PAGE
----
Bonn: German Institute of Development and Sustainability (IDOS)
Dt. Ausg. u.d.T.:
Gesundheitsfinanzierung in Zeiten von Mehrfachkrisen: Analyse und Empfehlungen
(Policy Brief 13/2023)
The COVID-19 pandemic has exposed the fragility of health systems and highlights the need for renewed efforts to finance pandemic preparedness, prevention and response (PPR) mechanisms, and universal health coverage (UHC). Two lessons emerge from this global health challenge. First, it has shown that global problems need global solutions, as well as the agency of local and national actors to make them work, so it is recommended that public health be considered a global public good. This requires solidarity between rich and poor countries to attain a globally “highest attainable standard” for managing pandemics and other public health emergencies.
The provision of such a global public good requires substantial public resources. Furthermore, the focus should not only be on preventing the spread of diseases but also on detecting and fighting infectious diseases at their source. The second lesson is that prevention is a good investment, as it costs less than remedial interventions at later stages. Health systems can be considered as the means by which health priorities, such as pandemic PPR and UHC, can be operationalised. Studies show that health systems that could effectively leverage both robust health security core capacities (e.g. laboratories) and fundamental UHC interventions (e.g. accessible health facilities) were often in a better position to protect their citizens against the negative impacts of the COVID-19 pandemic.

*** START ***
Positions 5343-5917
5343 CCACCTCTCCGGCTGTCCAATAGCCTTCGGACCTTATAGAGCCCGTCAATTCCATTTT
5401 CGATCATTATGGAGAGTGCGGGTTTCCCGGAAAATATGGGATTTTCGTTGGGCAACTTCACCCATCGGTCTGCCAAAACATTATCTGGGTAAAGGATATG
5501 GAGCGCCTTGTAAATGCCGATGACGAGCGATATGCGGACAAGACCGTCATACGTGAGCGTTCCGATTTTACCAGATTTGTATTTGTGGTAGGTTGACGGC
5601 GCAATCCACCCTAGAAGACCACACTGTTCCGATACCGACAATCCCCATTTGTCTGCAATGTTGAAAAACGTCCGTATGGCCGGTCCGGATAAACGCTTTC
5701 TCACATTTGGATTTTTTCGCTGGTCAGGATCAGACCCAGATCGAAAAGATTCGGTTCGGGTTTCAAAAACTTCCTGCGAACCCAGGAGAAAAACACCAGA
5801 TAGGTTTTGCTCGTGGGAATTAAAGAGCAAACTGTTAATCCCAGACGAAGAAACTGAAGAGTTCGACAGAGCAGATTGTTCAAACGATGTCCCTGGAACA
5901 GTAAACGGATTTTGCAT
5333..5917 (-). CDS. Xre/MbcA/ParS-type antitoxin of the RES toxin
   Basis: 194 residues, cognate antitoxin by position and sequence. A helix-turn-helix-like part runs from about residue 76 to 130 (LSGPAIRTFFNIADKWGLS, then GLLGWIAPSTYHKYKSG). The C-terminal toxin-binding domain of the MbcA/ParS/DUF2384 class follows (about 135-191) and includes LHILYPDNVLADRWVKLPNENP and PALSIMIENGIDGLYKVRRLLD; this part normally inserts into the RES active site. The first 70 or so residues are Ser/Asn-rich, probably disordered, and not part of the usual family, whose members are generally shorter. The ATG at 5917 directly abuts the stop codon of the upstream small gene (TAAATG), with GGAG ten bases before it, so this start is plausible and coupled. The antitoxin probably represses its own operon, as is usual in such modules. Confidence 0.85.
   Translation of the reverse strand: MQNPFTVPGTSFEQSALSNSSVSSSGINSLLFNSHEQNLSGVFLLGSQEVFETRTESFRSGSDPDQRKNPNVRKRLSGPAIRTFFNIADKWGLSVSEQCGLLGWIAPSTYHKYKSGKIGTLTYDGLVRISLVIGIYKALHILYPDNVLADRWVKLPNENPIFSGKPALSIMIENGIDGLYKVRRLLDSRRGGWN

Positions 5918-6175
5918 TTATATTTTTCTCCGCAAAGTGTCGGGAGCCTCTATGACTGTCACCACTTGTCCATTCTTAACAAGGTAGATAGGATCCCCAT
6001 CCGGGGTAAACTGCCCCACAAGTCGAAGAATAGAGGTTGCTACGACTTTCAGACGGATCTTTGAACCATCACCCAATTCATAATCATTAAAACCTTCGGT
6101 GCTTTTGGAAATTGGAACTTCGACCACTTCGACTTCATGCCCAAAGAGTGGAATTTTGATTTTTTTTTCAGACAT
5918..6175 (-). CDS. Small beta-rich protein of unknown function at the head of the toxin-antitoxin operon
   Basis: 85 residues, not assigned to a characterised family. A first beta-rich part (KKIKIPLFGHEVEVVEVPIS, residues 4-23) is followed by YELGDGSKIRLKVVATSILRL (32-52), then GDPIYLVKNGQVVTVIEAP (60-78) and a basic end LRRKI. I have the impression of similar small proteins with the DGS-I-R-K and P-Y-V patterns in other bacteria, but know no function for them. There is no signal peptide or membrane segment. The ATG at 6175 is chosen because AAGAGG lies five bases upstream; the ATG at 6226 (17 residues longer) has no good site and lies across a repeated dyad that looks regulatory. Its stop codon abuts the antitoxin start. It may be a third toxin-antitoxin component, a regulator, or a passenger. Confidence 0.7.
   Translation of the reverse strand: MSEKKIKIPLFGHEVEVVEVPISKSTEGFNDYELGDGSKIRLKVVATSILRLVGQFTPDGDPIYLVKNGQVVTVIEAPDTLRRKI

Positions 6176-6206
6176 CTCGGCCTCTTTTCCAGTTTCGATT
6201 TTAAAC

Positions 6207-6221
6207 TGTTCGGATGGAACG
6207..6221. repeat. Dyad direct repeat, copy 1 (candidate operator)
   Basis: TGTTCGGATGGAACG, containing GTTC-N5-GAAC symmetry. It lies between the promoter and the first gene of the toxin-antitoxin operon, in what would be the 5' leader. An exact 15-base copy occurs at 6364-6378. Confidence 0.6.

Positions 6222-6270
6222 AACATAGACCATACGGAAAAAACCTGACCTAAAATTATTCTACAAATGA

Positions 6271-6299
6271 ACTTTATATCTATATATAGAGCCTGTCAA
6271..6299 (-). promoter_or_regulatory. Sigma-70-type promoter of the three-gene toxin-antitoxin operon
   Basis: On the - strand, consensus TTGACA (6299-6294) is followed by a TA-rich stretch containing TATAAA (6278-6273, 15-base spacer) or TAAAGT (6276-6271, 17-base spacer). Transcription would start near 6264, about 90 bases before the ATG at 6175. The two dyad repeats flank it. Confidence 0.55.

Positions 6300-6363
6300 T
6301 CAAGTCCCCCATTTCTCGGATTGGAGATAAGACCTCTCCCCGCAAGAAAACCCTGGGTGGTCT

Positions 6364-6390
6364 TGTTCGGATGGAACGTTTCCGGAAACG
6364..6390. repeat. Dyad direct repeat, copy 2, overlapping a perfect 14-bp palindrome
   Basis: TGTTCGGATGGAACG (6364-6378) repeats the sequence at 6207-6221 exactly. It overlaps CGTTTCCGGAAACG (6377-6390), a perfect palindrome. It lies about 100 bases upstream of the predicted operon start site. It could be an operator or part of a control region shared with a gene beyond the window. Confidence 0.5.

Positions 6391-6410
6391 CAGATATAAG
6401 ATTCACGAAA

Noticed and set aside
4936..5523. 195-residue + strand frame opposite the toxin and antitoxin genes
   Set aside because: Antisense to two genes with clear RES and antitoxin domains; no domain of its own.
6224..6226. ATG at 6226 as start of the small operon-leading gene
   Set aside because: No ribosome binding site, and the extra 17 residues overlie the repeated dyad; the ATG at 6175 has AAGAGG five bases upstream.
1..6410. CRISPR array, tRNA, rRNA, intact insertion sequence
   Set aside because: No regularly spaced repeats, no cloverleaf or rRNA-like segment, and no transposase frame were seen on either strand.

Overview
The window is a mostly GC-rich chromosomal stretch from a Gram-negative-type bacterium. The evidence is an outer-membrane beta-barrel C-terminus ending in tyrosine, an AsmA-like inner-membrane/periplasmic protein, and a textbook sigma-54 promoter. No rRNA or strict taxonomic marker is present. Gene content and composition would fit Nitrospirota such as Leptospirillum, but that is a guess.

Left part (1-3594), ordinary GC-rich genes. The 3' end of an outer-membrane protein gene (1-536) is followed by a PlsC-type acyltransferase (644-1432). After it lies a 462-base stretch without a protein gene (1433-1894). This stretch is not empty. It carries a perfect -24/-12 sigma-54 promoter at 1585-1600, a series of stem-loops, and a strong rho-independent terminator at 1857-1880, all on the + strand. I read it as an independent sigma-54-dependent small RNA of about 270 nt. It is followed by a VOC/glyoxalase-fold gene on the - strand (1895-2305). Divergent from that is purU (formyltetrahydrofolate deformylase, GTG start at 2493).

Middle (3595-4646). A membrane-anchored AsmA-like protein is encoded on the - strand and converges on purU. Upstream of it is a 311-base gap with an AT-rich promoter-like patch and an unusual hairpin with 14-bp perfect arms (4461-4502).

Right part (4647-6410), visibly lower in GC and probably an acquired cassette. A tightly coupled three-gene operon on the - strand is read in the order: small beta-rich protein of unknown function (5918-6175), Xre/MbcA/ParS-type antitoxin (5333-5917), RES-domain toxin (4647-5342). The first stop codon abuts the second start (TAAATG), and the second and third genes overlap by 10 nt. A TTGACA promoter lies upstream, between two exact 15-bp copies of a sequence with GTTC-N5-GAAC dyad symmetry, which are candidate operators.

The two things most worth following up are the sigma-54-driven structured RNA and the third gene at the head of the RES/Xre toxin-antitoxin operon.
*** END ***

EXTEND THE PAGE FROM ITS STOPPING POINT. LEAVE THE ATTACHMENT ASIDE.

Focusing on the landscape of health financing in low- and middle-income countries (LMICs), it becomes clear that during the COVID-19 pandemic there was a substantial increase in international health financing. However, continued high out-of-pocket expenditure (OOPE) in LMICs points to a structural imbalance in health financing, which is one of the major barriers for achieving SDG3. Further contribution from international
development assistance and an increase in domestic government expenditure by LMICs through improved mobilisation of domestic resources is therefore impera-tive. Funding gaps to achieve PPR and UHC in LMICs are small in relation to the projected costs of a pandemic such as COVID-19. However, as global debt levels soar, fiscal spaces to close these funding gaps become smaller. The following policy options for governments and international development partners should be considered to protect and improve spending on health in times of shrinking fiscal spaces: reallocation within budgets towards health, better priority-setting of health financing, and greater use of debt-to-health swaps, health taxes and national health insurance schemes.
Importantly, investment in health is critical not just for the health benefits, but also because of the positive socio-economic impacts that result, in excess of the level of investment. Improved well-being and health outcomes translate into higher productivity and income, with a benefit–cost ratio of nine for low-income countries and 20 for lower-middle income countries. Given the high rates of unemployment in many LMICs, investments that create jobs in the healthcare sector are also beneficial for other sectors. Evidence shows that for every healthcare professional job that is created, 3.4 jobs are created on average in other sectors. As a large proportion of healthcare workers is female, these new jobs can be an opportunity for young women, in particular, and can help to promote female empowerment and gender equality. Altogether, these long-term benefits affirm that investment in health can enable large spillover effects on the social and economic dimensions of sustainable development and the implementation of the 2030 Agenda for Sustainable Development.